Omar: Thank you for bringing this discussion about leadership to the distinction between what is performative and what is ontological. Now, there are some possible exceptions to what you’re saying among whites and nonblacks on the Left, like Marilyn Buck or John Brown, or your Umkhonto we Sizwe comrade Trevor Garden—whites and nonblacks who were willing to die to all of their relations (in other words, become black) and be cast out of civil society as “traitors” and “terrorists” so that reality might be ethical instead of antiblack. But Harold Milton, it seems from this book, did not engage in that sort of ontological self-incapacitation. And this suggests that white and nonblack leftist activists may perform “people’s leadership” but will remain ontologically positioned as Masters in relation to Slaves (their black partners in struggle) and Settlers in relation to “Savages” (their American Indian and Native Hawaiian partners in struggle). Their struggles will liberate their Slave and “Savage” colleagues only to the extent that this liberation comports with their own liberation as Humans. But this concept you introduce of the structural antagonism between the Settler/Master and the “Savage” and Slave remains undisturbed. So who’s left to lead the struggle? Perhaps at this point we can talk about black leadership a bit. There’s a sense now with the looming election of Barack Obama that black rage is something that can be channeled into the electoral process to help give the Left—or if not the Left then at least the Democratic Party—that extra boost, more turnout than black folks have had probably ever, but no attention to what he’s going to do if he gets into office and lives past the inauguration.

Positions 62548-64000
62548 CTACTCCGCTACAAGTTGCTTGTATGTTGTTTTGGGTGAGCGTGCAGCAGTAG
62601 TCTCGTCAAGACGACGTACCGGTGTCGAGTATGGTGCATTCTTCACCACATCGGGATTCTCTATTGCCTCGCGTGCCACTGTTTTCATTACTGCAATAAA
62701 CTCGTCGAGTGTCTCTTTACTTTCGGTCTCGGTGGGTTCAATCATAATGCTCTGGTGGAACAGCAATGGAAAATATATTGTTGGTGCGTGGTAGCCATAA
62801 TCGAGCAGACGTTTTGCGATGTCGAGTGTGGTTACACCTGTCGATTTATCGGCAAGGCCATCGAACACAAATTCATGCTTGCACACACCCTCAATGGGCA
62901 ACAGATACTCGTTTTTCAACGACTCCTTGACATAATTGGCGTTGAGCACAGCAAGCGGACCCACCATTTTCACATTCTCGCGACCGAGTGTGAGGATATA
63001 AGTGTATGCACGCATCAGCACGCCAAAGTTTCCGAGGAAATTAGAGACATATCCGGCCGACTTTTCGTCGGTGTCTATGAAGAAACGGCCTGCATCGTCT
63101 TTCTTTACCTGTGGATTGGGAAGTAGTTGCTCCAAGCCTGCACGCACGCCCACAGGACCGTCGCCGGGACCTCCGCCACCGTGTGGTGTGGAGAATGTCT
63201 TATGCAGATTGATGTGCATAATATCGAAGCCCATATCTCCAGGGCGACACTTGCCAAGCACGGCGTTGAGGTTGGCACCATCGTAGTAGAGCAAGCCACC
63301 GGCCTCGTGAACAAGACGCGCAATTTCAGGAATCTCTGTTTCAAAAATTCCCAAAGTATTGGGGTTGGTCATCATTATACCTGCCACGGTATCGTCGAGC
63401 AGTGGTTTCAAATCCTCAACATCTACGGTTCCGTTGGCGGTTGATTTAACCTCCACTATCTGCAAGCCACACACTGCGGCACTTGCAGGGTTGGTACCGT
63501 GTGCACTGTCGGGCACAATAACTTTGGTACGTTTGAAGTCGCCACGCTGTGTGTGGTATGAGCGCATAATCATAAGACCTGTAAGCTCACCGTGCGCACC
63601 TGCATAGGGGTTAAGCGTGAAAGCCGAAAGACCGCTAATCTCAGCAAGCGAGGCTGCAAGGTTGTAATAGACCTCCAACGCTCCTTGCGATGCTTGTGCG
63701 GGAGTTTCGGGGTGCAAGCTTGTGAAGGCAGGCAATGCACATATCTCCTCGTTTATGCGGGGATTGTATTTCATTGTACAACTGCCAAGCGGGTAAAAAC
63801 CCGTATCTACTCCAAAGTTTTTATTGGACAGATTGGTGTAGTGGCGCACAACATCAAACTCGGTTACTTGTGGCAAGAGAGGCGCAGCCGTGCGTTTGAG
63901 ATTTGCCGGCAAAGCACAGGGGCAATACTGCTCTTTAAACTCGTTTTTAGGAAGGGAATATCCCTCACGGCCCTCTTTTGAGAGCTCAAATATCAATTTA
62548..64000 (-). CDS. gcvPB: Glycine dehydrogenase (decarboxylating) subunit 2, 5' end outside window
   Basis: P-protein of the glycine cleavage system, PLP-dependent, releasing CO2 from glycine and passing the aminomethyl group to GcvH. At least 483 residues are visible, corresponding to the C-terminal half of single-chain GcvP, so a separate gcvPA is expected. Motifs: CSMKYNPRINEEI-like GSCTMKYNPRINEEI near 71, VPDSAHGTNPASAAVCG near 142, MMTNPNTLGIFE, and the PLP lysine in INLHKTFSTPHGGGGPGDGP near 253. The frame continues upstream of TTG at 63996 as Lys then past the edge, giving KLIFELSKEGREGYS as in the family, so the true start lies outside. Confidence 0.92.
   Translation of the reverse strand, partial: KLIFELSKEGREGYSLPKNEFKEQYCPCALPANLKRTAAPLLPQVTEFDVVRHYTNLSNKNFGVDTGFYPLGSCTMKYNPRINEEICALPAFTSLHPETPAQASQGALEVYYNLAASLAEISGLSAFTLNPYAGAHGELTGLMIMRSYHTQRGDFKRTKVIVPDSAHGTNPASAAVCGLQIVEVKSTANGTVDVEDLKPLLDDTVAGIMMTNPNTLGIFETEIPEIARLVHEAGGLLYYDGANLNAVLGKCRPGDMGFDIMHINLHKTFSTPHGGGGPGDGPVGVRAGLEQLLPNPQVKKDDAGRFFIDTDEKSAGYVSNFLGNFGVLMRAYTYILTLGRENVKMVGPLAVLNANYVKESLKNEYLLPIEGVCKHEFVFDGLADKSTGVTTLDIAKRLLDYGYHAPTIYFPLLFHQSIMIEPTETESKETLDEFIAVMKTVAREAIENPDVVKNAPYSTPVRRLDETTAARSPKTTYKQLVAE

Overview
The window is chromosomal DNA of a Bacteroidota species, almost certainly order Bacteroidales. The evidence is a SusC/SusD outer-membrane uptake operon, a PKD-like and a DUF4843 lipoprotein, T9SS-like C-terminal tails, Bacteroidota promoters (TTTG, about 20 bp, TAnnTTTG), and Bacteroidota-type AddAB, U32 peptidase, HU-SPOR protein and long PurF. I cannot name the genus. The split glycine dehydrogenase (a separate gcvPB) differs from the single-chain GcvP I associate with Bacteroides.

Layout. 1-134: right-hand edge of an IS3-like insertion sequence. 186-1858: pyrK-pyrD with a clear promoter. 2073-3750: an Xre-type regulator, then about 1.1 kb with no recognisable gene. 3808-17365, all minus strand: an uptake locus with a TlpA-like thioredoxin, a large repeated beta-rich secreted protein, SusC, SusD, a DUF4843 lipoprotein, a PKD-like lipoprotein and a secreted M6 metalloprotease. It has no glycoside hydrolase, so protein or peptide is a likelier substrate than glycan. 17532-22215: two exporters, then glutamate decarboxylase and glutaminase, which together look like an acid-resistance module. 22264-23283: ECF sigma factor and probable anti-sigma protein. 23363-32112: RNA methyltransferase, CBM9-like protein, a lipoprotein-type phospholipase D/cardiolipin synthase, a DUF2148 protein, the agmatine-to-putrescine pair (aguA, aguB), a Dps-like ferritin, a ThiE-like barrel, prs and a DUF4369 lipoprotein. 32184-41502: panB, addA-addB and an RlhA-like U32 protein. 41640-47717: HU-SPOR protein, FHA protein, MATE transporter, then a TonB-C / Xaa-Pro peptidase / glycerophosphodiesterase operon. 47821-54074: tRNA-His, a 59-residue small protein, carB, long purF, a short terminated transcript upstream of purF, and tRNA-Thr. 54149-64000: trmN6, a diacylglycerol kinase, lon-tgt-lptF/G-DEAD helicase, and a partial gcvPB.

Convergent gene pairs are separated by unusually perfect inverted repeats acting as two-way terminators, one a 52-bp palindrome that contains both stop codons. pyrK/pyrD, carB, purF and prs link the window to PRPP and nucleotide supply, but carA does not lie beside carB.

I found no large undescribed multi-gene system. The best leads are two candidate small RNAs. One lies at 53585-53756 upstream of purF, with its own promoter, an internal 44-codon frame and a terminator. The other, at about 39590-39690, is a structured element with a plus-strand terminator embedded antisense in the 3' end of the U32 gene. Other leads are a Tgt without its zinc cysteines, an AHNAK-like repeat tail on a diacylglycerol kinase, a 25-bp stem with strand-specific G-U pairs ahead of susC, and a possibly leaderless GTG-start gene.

Frank: The only way that America won’t kill him is if he can prove that he’s for everybody except blacks and rabidly against blacks. He might live four years. But the moment he seems to be for blacks—I mean, I hope it doesn’t happen. I actually feel sorry for him. But I think one thing that everyone is forgetting is that the only way that voting could actually be an ethical practice is if, say, every Indian had 22 votes and every black had a vote and everybody else sat back. There are only two groups of people who can vote: blacks and Indians. Having other people vote makes—forget the content, forget what you pour into the recipe—makes pulling the lever an unethical act. I’m not saying that people don’t understand this. I’m saying that they disavow it so that they can pull the lever. They pull the lever and call it ethical. They don’t say, “I’m pulling the lever and participating synchronically and diachronically in the massacre and the separation of Indians and in the further social death of blacks because I’m actually strengthening civil society which is a murderous projection.” They say, I’m pulling the lever and I’m making change—ethical change.